Drones find possible sulfur violations on 10% of ships near Gibraltar
The Spanish authorities, in collaboration with the European Maritime Safety Agency (EMSA), are deploying drones on the busy shipping lanes of the Strait of Gibraltar to monitor the level of sulfur oxides released by ships navigating the one of the busiest shipping lanes in the world. EMSA said the program, which is an extension of similar efforts previously carried out in specially designated emission control areas in northern Europe, has identified nearly 10% of vessels passing through the Strait of Gibraltar for a further inspection to detect possible violations of current sulfur regulations.
EMSA’s remotely piloted aircraft (RPAS) carried out two daily flights with an average of ten inspections per day as part of an operation led by the Spanish Ministry of Transport, Mobility and Urban Agenda. Led by the Spanish Directorate General of the Merchant Navy, the program began its flights in mid-July from a base in Tarifa and will continue until the end of October.
According to an EMSA report, current figures indicate that a total of 294 have been monitored and 27 have been found in possible violation of the 0.5% sulfur content limits in their fuel. The measurements and records are automatically encoded in the information exchange system which triggers an alert in the EMSA THETIS-EU database. Although EMSA notes that this does not directly confirm the non-compliance, it helps port authorities target ships for inspection and perform the necessary laboratory tests to confirm the composition of the fuel. Violations can lead to possible sanctions.
The project to test the effectiveness of drones in measuring polluting emissions from ships was set up by the Spanish Ministry of Transport, Mobility and Urban Agenda (MITMA), in collaboration with the Harbor Master’s Office of ‘Algeciras and the General Directorate of the Merchant Navy. Using EMSA remotely piloted aircraft systems, the objective is to detect sulfur oxide emissions above levels indicating a possible violation of the International Convention on Marine Pollution (MARPOL – Annex VI).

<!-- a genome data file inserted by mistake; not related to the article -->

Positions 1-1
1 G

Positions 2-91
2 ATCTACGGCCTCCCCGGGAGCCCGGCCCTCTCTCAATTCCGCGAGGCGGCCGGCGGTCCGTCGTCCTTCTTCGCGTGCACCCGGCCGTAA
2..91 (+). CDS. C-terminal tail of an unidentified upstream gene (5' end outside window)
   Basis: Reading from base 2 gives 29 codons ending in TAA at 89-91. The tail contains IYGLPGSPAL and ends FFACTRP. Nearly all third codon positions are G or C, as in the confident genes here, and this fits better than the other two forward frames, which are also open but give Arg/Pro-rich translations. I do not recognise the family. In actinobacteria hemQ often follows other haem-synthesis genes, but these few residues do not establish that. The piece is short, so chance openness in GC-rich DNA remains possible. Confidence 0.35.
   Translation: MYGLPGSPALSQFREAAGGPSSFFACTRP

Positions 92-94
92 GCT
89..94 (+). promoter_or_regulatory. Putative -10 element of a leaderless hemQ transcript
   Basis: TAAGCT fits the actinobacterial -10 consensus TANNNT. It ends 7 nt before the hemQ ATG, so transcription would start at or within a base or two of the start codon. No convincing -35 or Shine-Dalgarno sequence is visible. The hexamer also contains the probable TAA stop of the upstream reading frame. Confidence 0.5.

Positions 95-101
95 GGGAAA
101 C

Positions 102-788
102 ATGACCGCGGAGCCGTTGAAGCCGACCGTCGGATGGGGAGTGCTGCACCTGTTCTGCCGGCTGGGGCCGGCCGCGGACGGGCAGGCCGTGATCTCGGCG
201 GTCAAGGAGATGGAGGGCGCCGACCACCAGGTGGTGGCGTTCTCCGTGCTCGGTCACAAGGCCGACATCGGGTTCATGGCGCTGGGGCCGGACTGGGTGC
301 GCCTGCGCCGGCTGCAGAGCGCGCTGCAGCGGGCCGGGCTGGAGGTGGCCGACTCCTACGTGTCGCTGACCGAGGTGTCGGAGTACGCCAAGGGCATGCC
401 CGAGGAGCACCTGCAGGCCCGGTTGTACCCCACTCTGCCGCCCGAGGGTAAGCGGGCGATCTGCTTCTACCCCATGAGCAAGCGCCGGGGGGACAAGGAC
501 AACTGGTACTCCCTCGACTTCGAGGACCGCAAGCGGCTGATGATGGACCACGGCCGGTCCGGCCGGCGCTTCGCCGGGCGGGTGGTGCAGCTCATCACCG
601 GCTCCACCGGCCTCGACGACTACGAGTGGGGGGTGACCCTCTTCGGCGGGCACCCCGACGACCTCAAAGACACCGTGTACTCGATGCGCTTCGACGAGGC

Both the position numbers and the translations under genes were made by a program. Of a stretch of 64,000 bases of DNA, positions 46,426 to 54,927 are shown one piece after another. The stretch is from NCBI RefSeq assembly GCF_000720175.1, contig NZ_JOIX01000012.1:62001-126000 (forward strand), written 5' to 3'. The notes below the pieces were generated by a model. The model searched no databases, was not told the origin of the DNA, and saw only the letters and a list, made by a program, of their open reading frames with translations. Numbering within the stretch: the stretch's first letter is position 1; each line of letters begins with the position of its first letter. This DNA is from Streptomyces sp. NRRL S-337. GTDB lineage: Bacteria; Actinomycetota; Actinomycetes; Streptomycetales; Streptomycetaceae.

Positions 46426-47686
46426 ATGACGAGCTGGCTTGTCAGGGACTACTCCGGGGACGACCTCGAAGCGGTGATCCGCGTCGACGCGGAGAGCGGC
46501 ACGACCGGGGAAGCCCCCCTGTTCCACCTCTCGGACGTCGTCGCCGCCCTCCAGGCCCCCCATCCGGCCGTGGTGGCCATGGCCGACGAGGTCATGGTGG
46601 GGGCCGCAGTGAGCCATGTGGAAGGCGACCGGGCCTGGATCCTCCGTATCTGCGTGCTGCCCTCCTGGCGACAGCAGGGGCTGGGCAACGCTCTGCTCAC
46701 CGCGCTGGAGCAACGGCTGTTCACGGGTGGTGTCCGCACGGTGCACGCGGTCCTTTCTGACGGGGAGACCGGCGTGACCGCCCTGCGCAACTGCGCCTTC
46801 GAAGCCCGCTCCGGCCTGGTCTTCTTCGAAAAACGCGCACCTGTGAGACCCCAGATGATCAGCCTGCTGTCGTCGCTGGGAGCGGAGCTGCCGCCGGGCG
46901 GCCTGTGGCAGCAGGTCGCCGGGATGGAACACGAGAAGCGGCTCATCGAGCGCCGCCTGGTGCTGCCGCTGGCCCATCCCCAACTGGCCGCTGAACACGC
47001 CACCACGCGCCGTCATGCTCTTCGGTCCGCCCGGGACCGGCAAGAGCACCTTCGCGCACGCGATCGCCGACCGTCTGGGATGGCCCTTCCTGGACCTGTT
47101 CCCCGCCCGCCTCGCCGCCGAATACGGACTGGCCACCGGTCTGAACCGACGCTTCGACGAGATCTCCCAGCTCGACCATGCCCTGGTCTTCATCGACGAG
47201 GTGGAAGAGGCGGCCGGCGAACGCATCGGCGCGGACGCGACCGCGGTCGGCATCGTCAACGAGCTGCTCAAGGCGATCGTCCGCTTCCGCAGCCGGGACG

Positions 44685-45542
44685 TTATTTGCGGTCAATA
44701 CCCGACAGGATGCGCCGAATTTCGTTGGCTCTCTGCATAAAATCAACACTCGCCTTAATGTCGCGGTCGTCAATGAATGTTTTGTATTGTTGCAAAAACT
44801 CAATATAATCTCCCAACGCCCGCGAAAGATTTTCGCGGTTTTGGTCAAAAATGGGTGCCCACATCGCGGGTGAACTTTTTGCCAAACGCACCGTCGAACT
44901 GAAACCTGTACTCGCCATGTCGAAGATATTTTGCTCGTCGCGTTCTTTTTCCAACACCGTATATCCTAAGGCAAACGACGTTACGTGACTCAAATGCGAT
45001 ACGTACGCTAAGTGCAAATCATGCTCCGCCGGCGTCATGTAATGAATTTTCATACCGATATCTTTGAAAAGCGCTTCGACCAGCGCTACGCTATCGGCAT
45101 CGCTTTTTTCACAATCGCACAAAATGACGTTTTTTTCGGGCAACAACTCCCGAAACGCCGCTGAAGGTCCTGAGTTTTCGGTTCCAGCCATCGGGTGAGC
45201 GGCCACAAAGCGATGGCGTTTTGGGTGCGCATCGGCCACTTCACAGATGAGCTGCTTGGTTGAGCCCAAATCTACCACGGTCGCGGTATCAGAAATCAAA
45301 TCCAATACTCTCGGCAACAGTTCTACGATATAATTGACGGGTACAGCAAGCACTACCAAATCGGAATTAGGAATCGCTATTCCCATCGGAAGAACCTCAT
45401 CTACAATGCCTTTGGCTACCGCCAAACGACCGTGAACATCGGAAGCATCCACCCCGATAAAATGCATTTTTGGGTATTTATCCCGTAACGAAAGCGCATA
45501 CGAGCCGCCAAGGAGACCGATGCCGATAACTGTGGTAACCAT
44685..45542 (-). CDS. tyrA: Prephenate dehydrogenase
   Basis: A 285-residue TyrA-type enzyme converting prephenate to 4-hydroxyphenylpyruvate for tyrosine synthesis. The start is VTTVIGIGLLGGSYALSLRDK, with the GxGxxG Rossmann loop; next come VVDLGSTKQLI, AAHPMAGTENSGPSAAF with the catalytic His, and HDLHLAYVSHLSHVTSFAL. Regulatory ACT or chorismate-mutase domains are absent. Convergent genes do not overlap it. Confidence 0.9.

The aircraft used is a CAMCOPTER S100 and it is under contract with the EMSA of the consortium of Nordic Unmanned, Norce and UMS Skeldar. It has several features that make it a useful tool for service, including the ability to take off and land vertically from an area less than 25 square meters, a flight range of over six hours, and a range of over 60. miles. To help detect gases generated by fuel combustion and expelled from ship’s funnels, the aircraft is fitted with gas sensors and cameras that cover both optical and infrared spectral ranges.
The Spanish program is the first time that monitoring has been carried out beyond the emission control areas of Northern Europe. Danish and French authorities have worked with EMSA in the past on similar test programs to monitor emissions.
Remotely piloted aircraft system services are offered free of charge to all EU Member States by EMSA. They were developed to assist maritime surveillance and ship emission control operations and can operate in all seas surrounding the European Union. RPAS services can support traditional Coast Guard functions, including search and rescue and pollution prevention and response. EMSA plans to further expand its RPAS program in 2022.